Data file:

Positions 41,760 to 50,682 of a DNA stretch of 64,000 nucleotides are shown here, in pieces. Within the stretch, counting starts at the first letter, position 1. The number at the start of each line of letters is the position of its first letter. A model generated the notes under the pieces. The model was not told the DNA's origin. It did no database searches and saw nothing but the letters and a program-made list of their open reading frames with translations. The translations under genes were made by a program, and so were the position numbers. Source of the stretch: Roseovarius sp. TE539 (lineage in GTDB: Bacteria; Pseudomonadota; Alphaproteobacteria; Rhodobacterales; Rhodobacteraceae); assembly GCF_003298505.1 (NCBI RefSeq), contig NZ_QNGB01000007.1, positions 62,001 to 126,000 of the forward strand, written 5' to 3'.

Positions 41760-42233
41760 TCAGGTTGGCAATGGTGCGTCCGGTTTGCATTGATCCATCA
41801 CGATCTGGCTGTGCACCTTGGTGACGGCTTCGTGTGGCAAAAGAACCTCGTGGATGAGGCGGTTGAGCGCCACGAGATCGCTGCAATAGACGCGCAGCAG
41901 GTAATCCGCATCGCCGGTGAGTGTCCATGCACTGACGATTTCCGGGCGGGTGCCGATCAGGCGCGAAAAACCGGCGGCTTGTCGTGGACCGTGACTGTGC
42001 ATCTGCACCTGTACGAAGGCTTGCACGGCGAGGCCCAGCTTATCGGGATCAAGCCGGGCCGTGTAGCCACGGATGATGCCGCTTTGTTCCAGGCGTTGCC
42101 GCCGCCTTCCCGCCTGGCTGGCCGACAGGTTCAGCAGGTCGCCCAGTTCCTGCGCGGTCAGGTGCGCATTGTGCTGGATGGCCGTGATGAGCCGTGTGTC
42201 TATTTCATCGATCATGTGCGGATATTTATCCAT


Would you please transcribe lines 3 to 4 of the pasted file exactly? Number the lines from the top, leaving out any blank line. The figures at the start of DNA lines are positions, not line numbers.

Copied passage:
41760 TCAGGTTGGCAATGGTGCGTCCGGTTTGCATTGATCCATCA
41801 CGATCTGGCTGTGCACCTTGGTGACGGCTTCGTGTGGCAAAAGAACCTCGTGGATGAGGCGGTTGAGCGCCACGAGATCGCTGCAATAGACGCGCAGCAG